As you discovered in last week’s entry, a little behind People’s Wharf was 10 acres for picnicking and dancing in 1895.
Let’s explore a little history about who was responsible for these grounds and why.
In 1893 the
land around the bay consisted of 578 acres on the south side and 638 acres on the north side. This land belonged to the Federal Government and was under the supervision of Captain W. J. Duley. On March 7, 1893 the people living in Gig Harbor petitioned Congress to sell the land to the settlers already here in parcels of 10 acres at a price of $2.50 per acre. This petition was signed by 134 people; 102 of those took up claims on the land. What resulted was House Bill No. 342 was introduced to Congress providing Gig Harbor and Millville Military Reserves open for settlement. As required, the Bill was read twice and on December 8, 1895 referred to the Committee on Military Affairs and ordered to be printed signifying passage. Gig Harbor
Back to the 10 acres picnic grounds and dancing platform beneath a canopy of giant old trees. A mineral spring was located in one corner. Rustic picnic tables were scattered around a 40 foot dancing platform. To one side was the Grand Army Hall; a 24 ft. by 70 ft. building which included a kitchen addition where 50 people could sit and eat.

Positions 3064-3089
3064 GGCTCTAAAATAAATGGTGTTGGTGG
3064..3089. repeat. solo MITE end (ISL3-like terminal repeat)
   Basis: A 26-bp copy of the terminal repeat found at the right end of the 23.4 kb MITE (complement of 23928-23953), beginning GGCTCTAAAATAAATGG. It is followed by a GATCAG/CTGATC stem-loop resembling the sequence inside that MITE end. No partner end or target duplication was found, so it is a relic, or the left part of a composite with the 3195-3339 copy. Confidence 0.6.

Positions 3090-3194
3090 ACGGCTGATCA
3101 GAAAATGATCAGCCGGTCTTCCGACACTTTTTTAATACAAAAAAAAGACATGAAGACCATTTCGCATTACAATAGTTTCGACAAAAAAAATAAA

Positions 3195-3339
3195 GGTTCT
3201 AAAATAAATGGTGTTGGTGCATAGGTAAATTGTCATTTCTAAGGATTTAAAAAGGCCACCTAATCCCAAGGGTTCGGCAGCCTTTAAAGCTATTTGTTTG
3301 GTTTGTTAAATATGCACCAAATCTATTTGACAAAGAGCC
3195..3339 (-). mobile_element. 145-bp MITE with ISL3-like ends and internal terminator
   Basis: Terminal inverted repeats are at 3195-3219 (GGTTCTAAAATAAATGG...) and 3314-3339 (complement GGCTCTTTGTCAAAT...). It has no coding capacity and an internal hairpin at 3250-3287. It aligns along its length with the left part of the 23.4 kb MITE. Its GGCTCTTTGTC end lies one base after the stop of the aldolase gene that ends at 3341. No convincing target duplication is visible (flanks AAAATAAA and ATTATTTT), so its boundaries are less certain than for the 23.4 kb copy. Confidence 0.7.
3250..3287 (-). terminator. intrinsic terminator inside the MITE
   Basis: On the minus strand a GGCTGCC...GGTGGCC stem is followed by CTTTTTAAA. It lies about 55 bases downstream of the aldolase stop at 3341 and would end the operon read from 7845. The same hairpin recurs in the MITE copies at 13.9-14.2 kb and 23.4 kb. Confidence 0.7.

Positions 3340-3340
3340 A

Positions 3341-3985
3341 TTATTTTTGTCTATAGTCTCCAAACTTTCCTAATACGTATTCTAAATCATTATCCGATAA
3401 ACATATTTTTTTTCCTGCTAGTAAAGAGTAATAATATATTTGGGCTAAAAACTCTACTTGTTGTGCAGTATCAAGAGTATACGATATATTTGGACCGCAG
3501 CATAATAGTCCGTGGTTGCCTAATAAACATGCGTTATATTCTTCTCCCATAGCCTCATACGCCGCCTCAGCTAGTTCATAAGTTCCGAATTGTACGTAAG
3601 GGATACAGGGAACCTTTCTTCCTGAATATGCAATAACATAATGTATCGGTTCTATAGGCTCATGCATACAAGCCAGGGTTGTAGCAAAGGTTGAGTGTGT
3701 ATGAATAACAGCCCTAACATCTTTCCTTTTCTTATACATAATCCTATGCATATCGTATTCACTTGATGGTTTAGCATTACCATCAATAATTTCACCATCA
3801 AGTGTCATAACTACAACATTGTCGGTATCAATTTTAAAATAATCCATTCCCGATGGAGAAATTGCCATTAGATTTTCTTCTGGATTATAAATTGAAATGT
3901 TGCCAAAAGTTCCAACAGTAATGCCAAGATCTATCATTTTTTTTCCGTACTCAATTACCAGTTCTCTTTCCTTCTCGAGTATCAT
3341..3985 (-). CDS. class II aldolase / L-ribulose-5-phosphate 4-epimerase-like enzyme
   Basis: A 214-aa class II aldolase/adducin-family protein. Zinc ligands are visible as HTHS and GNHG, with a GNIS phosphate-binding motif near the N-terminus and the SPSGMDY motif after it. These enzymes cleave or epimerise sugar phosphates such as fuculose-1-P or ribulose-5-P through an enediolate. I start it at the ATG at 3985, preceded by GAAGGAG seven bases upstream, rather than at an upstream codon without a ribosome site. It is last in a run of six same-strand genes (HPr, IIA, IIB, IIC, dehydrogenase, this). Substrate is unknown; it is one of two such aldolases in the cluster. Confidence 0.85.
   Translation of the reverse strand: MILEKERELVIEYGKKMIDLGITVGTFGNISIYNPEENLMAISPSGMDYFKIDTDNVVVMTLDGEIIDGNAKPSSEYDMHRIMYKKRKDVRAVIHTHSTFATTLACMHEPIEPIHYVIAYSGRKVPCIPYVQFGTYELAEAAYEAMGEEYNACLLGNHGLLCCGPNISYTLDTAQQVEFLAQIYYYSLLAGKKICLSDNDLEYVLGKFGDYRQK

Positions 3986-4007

All this was under the direct supervision of Captain W. J. Duley. He charged 5 cents a piece from the picnickers for the use of the grounds. The local settlers looked upon Captain Duley as the patriarch of
. They came to him with their advice and asking for his. They were determined to follow his words of wisdom and hopefully to prosper as a result. Gig Harbor
Captain Duley was a distinguished soldier. In August 1862 the settlement at
Lake Shetek, , was attack by Dakota chiefs Lean Bear and White Lodge and about 100 warriors. He was badly wounded during the attack. It was during this attack that 10-year-old Willie and 4-year-old Isabella were massacred and his pregnant wife with three other children, Jefferson, Emma, and baby Francis was taken prisoner by the Murray County, Minnesota Dakotas.
Captain Duley and his wife, Laura, are buried in the
Artondale Cemetery. He was with Company B, 7th Minnesota Infantry, Born March 30, 1819, Ripley County, Indiana, Died March 6, 1898. A GAR (Grand Army of the Republic) plaque was found at the base of original headstone which read: Grand Army of the Republic, 1861 - Veteran - 1866. A replacement headstone provided by the Department of Veteran Affairs was installed September 5, 2011.
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